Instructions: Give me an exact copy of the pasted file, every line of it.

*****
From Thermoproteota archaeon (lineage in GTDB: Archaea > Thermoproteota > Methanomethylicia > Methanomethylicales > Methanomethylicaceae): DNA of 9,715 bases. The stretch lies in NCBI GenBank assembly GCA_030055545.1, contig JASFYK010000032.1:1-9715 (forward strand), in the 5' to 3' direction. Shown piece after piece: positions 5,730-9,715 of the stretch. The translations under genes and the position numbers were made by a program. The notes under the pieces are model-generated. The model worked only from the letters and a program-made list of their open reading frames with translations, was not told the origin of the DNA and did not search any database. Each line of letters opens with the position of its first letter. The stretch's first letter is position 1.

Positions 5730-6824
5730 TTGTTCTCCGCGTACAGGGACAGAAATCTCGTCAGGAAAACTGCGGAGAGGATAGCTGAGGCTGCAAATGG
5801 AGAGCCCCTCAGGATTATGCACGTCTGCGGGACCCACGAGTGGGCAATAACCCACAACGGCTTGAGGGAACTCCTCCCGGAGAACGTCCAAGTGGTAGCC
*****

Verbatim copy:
From Thermoproteota archaeon (lineage in GTDB: Archaea > Thermoproteota > Methanomethylicia > Methanomethylicales > Methanomethylicaceae): DNA of 9,715 bases. The stretch lies in NCBI GenBank assembly GCA_030055545.1, contig JASFYK010000032.1:1-9715 (forward strand), in the 5' to 3' direction. Shown piece after piece: positions 5,730-9,715 of the stretch. The translations under genes and the position numbers were made by a program. The notes under the pieces are model-generated. The model worked only from the letters and a program-made list of their open reading frames with translations, was not told the origin of the DNA and did not search any database. Each line of letters opens with the position of its first letter. The stretch's first letter is position 1.

Positions 5730-6824
5730 TTGTTCTCCGCGTACAGGGACAGAAATCTCGTCAGGAAAACTGCGGAGAGGATAGCTGAGGCTGCAAATGG
5801 AGAGCCCCTCAGGATTATGCACGTCTGCGGGACCCACGAGTGGGCAATAACCCACAACGGCTTGAGGGAACTCCTCCCGGAGAACGTCCAAGTGGTAGCC